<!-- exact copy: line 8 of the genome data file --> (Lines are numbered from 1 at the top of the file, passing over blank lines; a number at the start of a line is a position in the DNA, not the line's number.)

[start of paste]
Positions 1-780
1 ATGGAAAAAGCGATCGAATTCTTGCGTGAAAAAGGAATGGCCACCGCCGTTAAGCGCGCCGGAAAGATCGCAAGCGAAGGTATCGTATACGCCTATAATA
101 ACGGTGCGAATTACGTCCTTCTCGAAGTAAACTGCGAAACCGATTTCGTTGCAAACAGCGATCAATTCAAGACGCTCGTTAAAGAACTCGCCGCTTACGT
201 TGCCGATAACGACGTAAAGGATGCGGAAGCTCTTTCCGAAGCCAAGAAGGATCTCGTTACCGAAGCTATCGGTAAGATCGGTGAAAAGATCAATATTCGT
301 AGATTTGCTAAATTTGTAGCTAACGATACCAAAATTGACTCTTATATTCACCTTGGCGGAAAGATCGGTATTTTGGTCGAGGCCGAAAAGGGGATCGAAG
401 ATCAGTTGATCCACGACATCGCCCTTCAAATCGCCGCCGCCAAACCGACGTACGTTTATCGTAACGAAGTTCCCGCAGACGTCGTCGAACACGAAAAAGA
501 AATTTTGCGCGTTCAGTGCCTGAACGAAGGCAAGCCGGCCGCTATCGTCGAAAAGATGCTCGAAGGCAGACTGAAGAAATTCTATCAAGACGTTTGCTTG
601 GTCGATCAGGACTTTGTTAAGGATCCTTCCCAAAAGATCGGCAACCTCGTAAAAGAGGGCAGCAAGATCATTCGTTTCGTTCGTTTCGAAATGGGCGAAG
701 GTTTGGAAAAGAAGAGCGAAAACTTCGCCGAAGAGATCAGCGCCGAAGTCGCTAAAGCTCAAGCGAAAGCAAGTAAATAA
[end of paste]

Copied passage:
601 GTCGATCAGGACTTTGTTAAGGATCCTTCCCAAAAGATCGGCAACCTCGTAAAAGAGGGCAGCAAGATCATTCGTTTCGTTCGTTTCGAAATGGGCGAAG